Lowkey, Jennifer Lame has been editing all of your favorite films for some time now. Manchester by the Sea, Hereditary, Marriage Story — her work thus far has been smart, contained, character-driven, and intimate. It was all of these qualities and more that caught the attention of Christopher Nolan, who hired on Lame to edit his upcoming Tenet when his regular editor Lee Smith was booked up with 1917. This would, by far, be the biggest production Lame worked on to date — and Nolan was blunt with her about the canvas she’d be cutting.
In an interview with ICG Magazine (via IndieWire), Nolan had effusive praise for his new editor, but informed us about an introductory chat they had where the stakes were outlined:
Working for the first time with editor Jen Lame was a real pleasure. I joked with her when she first came on that this might be the hardest movie any editor has ever had to cut — and I’m not sure she would dispute that right now [laughs]. Working out all the aspects of portraying time running in different directions meant going beyond what was down on the page, as the execution lay with a successful translation of the visual.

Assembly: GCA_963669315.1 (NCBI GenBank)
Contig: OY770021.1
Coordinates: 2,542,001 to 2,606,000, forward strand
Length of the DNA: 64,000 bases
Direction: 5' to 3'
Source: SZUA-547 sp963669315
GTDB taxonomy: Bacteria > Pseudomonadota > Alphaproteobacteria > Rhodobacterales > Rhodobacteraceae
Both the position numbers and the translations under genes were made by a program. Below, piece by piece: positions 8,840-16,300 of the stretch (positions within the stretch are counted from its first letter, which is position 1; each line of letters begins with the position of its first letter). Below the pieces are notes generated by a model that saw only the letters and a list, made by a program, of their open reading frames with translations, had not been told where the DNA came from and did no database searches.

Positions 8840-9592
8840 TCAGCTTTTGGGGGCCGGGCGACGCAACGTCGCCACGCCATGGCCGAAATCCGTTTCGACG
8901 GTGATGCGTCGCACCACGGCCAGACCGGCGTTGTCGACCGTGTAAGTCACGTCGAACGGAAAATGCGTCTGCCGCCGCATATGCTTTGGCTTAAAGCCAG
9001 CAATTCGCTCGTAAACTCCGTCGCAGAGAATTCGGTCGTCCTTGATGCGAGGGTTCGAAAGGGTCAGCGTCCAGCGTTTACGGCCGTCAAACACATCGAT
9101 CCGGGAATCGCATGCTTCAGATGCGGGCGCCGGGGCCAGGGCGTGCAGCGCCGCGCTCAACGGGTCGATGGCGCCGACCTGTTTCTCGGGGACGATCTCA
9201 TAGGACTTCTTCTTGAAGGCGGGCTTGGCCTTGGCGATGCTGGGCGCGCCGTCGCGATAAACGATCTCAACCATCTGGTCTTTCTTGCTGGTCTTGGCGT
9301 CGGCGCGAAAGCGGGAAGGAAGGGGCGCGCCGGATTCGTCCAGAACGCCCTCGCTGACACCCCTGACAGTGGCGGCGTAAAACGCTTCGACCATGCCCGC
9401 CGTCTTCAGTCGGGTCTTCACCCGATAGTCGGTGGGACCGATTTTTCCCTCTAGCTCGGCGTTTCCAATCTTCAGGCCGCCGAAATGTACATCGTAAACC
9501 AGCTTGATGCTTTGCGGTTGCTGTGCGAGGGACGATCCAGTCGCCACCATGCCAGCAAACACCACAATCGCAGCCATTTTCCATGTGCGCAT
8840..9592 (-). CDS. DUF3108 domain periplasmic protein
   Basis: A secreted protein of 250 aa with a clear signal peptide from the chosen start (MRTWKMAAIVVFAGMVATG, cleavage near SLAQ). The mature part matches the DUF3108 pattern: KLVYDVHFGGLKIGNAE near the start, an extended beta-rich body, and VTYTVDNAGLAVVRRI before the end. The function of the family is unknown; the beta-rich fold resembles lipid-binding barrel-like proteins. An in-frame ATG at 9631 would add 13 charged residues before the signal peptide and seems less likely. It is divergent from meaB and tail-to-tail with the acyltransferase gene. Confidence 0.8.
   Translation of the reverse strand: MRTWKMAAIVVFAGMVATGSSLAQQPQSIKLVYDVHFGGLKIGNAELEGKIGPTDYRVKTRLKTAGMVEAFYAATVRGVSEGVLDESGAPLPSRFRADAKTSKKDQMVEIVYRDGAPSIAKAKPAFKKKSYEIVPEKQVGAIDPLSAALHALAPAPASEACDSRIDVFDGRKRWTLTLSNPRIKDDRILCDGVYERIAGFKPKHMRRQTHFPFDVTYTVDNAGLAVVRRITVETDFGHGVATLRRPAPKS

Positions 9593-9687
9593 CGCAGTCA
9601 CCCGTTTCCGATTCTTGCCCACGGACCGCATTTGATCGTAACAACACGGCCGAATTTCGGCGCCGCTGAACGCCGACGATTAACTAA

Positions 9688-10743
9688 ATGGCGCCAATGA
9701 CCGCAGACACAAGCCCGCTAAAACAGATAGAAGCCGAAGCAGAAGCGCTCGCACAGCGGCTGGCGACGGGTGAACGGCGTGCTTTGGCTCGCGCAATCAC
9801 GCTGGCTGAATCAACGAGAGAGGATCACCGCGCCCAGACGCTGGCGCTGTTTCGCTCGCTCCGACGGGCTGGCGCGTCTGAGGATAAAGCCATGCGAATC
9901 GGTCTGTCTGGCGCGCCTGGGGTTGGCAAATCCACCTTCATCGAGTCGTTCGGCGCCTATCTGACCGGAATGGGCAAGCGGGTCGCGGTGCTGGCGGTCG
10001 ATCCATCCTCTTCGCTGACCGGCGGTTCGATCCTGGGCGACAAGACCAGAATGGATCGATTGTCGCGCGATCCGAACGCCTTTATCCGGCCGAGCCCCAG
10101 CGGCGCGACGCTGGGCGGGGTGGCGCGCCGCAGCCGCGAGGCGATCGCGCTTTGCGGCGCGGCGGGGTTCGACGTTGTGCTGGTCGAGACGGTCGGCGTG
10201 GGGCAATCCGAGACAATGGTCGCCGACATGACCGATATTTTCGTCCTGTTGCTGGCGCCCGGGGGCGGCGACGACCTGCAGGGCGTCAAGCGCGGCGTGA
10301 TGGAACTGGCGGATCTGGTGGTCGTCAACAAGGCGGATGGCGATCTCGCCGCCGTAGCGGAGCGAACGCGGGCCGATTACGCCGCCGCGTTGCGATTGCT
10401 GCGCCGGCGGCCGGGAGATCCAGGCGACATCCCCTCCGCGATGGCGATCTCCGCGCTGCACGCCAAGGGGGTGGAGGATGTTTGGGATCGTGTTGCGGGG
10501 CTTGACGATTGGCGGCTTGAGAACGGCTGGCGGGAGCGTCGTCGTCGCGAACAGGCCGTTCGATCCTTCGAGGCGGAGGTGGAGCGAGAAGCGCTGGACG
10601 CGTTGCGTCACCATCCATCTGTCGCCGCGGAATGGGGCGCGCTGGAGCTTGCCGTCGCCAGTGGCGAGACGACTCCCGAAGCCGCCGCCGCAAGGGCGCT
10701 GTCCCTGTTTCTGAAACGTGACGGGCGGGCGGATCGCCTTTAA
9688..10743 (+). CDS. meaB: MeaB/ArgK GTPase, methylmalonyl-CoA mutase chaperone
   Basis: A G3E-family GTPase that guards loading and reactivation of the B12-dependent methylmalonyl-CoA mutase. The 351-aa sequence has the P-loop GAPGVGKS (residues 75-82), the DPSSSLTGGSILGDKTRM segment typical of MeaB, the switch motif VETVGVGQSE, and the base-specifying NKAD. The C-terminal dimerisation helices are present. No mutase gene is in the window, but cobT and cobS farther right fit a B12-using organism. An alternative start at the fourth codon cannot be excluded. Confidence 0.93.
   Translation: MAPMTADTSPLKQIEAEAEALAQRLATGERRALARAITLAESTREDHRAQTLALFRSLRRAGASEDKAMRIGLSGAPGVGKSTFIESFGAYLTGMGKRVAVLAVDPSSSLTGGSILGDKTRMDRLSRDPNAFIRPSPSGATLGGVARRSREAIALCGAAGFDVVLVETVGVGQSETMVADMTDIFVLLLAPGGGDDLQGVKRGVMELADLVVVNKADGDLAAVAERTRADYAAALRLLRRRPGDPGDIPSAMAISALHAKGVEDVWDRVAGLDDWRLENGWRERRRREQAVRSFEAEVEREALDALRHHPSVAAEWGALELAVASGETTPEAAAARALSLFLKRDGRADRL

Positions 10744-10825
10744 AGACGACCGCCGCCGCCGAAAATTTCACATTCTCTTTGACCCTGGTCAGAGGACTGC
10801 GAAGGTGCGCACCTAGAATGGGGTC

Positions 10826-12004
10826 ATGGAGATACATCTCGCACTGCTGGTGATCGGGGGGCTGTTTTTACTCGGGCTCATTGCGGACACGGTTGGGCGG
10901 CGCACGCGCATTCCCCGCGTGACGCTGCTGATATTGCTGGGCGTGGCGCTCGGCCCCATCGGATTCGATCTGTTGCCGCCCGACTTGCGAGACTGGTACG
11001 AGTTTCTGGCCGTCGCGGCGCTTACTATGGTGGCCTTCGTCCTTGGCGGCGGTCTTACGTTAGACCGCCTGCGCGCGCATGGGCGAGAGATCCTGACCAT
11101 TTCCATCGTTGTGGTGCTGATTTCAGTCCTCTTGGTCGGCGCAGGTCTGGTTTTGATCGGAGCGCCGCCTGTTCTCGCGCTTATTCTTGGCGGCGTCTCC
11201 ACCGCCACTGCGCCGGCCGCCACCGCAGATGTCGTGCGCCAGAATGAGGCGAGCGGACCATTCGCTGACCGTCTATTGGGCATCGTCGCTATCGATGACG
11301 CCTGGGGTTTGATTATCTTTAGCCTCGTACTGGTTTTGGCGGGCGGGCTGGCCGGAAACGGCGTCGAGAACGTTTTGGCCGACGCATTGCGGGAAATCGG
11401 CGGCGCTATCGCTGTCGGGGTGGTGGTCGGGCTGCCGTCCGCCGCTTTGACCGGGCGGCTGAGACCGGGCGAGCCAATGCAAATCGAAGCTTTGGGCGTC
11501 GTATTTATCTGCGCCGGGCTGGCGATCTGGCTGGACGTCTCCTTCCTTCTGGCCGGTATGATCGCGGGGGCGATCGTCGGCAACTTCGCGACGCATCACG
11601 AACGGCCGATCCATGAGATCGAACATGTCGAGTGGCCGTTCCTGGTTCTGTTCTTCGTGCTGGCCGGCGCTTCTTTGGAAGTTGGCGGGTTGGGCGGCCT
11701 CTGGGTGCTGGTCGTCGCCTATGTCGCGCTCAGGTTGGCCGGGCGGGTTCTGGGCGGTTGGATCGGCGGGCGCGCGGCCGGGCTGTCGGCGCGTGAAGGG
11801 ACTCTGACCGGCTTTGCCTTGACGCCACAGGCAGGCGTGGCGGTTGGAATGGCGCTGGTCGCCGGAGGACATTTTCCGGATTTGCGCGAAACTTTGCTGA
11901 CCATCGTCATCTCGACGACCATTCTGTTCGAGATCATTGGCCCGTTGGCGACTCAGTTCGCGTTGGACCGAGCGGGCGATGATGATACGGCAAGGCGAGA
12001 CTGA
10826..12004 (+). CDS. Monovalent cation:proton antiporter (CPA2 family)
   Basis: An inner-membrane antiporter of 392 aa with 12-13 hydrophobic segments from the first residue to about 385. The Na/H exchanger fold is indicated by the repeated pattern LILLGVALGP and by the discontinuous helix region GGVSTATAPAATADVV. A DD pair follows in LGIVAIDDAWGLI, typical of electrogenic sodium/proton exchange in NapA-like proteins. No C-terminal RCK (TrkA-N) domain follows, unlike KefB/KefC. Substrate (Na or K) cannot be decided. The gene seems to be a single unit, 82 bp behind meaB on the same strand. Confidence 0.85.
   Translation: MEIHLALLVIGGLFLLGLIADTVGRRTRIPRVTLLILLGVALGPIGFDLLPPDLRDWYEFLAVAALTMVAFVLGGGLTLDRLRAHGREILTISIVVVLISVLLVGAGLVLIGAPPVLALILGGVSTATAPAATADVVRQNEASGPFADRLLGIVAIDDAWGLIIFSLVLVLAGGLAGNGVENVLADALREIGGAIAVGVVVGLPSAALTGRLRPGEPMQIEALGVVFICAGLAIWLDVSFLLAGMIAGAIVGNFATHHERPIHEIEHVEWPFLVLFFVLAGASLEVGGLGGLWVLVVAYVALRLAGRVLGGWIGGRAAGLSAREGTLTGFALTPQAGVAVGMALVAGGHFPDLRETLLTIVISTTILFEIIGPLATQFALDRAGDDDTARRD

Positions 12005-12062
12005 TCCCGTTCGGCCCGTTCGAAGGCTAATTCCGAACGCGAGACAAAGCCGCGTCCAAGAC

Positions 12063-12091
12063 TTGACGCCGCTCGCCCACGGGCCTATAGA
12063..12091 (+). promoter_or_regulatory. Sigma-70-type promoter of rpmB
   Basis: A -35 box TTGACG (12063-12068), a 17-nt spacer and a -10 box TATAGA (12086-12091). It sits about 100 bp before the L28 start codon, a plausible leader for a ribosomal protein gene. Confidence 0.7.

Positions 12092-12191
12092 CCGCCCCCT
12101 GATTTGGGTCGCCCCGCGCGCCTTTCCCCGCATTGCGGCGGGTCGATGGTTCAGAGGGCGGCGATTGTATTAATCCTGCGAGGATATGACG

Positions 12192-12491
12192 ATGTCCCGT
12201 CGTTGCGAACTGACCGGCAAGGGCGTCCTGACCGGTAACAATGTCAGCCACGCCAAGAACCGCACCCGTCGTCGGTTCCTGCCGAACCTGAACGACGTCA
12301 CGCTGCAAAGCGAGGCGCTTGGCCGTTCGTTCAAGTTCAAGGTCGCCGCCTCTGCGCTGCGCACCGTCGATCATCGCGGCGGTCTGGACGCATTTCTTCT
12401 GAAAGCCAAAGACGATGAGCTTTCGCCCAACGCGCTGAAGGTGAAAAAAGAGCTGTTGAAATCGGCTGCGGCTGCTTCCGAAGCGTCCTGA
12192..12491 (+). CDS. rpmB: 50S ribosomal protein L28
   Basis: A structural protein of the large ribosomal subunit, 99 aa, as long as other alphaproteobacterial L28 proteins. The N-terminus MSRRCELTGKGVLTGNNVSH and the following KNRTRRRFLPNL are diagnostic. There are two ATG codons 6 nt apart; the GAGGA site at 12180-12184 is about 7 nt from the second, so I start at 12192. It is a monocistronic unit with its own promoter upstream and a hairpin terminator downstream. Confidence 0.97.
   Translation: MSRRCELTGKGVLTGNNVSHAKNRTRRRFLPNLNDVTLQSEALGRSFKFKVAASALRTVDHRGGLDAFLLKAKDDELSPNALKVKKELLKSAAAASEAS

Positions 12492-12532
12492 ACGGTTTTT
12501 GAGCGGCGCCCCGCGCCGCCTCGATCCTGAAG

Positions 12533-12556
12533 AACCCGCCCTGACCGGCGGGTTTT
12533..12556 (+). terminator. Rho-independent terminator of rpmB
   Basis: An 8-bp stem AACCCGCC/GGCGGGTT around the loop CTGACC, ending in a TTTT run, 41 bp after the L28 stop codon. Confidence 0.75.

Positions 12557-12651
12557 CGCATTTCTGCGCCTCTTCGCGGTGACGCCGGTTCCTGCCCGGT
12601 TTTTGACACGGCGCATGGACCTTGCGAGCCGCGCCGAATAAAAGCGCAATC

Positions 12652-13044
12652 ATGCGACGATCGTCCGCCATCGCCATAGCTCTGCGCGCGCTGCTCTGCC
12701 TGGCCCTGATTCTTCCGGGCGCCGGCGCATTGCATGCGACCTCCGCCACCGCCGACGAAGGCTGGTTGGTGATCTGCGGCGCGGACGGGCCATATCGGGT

“The hardest movie any editor has ever had to cut” is certainly quite the welcome mat for anyone, let alone someone not used to the big-budget blockbuster scale and mode of filmmaking. But Nolan, on his end, wasn’t worried about Lame’s CV. He watched her work, yes, “but not necessarily in relation to what you’re looking to do. I look for excellence and judgment. When meeting, it’s more about discovering if there’s a common creative language, which is exactly what turned out to be the case.”
When she got into the cut, Lame did, in fact, start to feel intimidated by the cross-cutting, time-inverting action of Tenet, until Nolan gave her sage advice:
The films I have worked on up until this have been more character-driven, so I enjoyed getting more intimate scenes to cut. I found myself spending more time on the quieter moments and perhaps slightly intimidated by the action. To get over that, I began to think of action as also driving the story forward, explaining, and fleshing out the character’s journey. When Chris saw I was intimidated by the action sequences, he reiterated this point; the story was always the driving force.
Story-driven action from one of our most exciting contemporary editors working with a well-established blockbuster auteur? Boy howdy, I can’t wait to see Tenet… y’know, once it’s nice and safe. And speaking of which: here are the latest worldwide release plans for Tenet, given the pandemic of it all.